Next, it was time to make some upgrades. I had (and still have) various bits and pieces in storage and leftover or unused for various reasons. This included a "like new" set of KYB front shocks, a set of Competition Engineering 3 way adjustable rear shocks, and a set of single adjustable UMI rear lower control arms. These parts all found their way onto the car one evening to replace the old and worn out stuff.
A post here on the forum from Mr. Evil noting that he had removed a set of lowering springs to replace them with some factory height ones caught my attention one day. I decided to PM him just to see what he was doing with the old ones, and he said that I could have them for the price of shipping. Score! (Thanks Rick, you're STILL the man!!) The rear lowering springs went in, but I made a deal with a local G body owner on a set of brand new unused 2" drop spindles, rather than attempting to fight with removing and reinstalling the front springs. The spindle and spring swap was performed on a Saturday afternoon, and went together just as easy as you please.
The car was starting to look quite a bit more presentable by now (and certainly a lot more safe), but the exterior still needed a lot of attention. The paint, the vinyl roof, the bumpers, and all the trim was all covered in sticky tree sap. You know the stuff, that yellow crap that sticks to everything, and if left untouched will actually stain surfaces. A little trick I learned in the GM dealership detail bay years ago, is to use isopropyl alcohol (more commonly known as gas line antifreeze) to remove the sap. This stuff dries it out and easily removes it, yet doesn't hurt the paint. A bottle of this and several rags later, I finally had all the sap removed. I tackled a couple of little interior nuisances, replaced the dim and burnt out dash lights with newer, brighter, more modern LED ones. Got the radio and cigarette lighter working again, as well as the high speed on the blower motor. 88Hurst Olds supplied me with the missing ashtray for the center console, along with the missing cigarette lighter in the dash.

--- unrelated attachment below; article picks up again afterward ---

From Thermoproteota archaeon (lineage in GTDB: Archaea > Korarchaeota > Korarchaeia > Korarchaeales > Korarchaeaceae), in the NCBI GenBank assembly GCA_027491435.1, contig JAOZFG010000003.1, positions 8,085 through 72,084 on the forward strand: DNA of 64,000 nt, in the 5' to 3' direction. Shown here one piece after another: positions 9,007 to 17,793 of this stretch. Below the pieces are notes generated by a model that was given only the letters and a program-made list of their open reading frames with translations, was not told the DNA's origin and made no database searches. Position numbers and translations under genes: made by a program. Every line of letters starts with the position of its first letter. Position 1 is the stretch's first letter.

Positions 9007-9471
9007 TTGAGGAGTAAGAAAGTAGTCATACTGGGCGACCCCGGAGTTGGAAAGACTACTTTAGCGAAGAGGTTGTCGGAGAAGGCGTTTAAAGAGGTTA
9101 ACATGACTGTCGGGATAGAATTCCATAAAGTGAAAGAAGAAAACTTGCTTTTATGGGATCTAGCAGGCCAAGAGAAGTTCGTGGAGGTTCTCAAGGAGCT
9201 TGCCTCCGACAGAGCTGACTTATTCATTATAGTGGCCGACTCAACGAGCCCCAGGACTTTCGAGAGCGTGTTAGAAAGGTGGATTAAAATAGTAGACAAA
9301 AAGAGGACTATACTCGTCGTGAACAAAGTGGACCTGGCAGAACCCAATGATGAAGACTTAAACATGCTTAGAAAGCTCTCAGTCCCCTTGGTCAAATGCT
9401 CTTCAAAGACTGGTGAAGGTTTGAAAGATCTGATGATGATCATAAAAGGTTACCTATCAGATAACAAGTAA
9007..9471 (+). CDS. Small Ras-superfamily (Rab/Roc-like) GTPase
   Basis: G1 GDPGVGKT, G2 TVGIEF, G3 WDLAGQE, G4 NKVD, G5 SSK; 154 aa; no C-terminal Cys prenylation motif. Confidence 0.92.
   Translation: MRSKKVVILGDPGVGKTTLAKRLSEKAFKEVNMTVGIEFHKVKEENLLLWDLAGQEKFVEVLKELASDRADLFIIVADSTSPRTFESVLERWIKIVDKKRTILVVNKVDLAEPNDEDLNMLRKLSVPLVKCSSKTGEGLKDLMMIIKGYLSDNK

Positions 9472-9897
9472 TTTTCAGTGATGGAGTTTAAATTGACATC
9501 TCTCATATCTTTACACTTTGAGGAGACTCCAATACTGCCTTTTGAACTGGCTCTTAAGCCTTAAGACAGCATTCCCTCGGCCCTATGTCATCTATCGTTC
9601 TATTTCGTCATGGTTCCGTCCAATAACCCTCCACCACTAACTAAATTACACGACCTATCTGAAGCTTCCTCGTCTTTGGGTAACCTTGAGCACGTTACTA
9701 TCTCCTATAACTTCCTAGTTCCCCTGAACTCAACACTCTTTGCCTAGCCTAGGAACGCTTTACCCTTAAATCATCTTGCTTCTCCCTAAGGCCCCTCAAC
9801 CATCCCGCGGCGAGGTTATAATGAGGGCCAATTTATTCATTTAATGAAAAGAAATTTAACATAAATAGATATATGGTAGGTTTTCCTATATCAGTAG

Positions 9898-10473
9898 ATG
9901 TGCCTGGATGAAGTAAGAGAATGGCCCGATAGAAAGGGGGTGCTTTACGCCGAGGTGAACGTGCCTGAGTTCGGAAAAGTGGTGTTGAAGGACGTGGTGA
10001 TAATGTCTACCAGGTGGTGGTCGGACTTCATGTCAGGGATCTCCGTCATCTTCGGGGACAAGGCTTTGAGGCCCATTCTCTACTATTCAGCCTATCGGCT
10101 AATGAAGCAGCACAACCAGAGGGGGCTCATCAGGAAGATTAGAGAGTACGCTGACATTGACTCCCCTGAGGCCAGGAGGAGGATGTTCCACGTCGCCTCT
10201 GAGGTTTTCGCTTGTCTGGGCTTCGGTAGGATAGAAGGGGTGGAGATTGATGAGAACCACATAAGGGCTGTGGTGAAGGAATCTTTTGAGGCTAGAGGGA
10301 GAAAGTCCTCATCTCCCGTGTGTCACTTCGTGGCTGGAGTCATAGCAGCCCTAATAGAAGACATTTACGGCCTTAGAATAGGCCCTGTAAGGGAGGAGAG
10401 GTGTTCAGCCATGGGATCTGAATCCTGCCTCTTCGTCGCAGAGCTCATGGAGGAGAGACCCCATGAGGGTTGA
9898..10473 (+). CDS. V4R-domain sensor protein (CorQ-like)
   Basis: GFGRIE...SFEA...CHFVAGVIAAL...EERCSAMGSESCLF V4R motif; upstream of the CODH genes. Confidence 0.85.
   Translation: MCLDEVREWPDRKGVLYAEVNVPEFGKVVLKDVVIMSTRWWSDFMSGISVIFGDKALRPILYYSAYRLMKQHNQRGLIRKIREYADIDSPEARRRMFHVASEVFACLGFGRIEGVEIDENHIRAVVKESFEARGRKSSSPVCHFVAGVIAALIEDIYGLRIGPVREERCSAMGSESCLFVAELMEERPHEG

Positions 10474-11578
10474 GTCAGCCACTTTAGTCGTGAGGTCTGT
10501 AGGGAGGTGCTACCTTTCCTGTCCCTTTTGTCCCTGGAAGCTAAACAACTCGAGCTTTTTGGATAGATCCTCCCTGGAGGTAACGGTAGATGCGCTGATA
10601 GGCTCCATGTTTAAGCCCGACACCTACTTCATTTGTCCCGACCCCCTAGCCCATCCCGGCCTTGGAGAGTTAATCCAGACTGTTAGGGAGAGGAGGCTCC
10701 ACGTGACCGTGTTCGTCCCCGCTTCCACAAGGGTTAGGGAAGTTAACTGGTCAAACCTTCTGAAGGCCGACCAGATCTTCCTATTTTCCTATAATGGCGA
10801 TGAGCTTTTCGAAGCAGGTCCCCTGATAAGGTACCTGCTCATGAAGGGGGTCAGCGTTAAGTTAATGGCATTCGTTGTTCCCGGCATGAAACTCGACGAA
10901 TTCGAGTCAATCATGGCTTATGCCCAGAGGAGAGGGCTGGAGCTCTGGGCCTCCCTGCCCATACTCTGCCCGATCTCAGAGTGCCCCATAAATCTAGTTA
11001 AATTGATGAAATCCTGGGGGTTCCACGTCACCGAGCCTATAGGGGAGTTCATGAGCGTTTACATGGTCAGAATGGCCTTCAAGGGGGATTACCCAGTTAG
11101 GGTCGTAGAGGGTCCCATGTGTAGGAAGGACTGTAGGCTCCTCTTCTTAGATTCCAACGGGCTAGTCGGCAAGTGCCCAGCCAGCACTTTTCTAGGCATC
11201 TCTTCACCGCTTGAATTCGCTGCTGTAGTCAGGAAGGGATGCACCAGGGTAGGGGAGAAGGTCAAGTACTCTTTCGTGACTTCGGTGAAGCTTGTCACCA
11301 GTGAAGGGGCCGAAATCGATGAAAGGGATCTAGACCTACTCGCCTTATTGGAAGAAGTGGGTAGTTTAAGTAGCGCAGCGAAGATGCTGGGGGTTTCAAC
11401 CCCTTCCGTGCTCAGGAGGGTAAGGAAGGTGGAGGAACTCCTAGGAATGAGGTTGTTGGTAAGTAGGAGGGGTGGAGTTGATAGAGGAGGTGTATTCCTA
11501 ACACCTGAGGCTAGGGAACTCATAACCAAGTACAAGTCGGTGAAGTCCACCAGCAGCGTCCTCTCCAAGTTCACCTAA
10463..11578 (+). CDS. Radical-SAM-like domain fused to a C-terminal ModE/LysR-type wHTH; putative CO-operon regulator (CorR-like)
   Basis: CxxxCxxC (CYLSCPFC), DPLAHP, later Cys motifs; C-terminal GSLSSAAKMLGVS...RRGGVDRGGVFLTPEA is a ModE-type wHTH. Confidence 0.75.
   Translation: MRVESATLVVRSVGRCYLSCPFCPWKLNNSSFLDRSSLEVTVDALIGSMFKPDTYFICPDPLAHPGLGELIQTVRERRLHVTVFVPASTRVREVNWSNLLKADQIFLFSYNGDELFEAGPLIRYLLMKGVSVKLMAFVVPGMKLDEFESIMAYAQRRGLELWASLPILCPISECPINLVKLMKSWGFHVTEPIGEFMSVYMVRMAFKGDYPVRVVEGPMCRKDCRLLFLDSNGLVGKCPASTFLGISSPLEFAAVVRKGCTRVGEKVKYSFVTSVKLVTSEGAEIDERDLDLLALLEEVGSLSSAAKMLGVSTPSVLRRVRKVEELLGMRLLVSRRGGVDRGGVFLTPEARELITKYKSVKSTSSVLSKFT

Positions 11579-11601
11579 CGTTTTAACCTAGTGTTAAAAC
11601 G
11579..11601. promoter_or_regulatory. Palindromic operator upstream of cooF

Here's 2 pics showing just how bad the vinyl roof was... It's in poor shape, and will get removed eventually, but for now I tried to clean it up as best as possible.
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Here's a couple pics from a cruise I took one night, it was starting to look a LOT more presentable.
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Stay tuned guys, LOTS more to come!
Thanks man.Wow what a difference between the tree sap covered look and the cleaned up look! The car looks great.
I totally agree Jack. It shows how far we've come since these cars were new and popular. In comparison, the front brakes on The Juggernaut are bigger in diameter than the wheels were on these cars when they were new. The '81-'88 guys were a little luckier when GM went to 15" wheels standard on their cars.It's too bad those wheels weren't available in 15". They seem to almost get lost in the wheelwells.
He's doing well from what I can tell. He lives 3 hours away in a different city, but we try and stay in touch as much as possible. He usually tries to stop in for a visit whenever he's in town, even if it's only for a couple of minutes.How's Dana, btw?. He hasn't been on the site in quite awhile.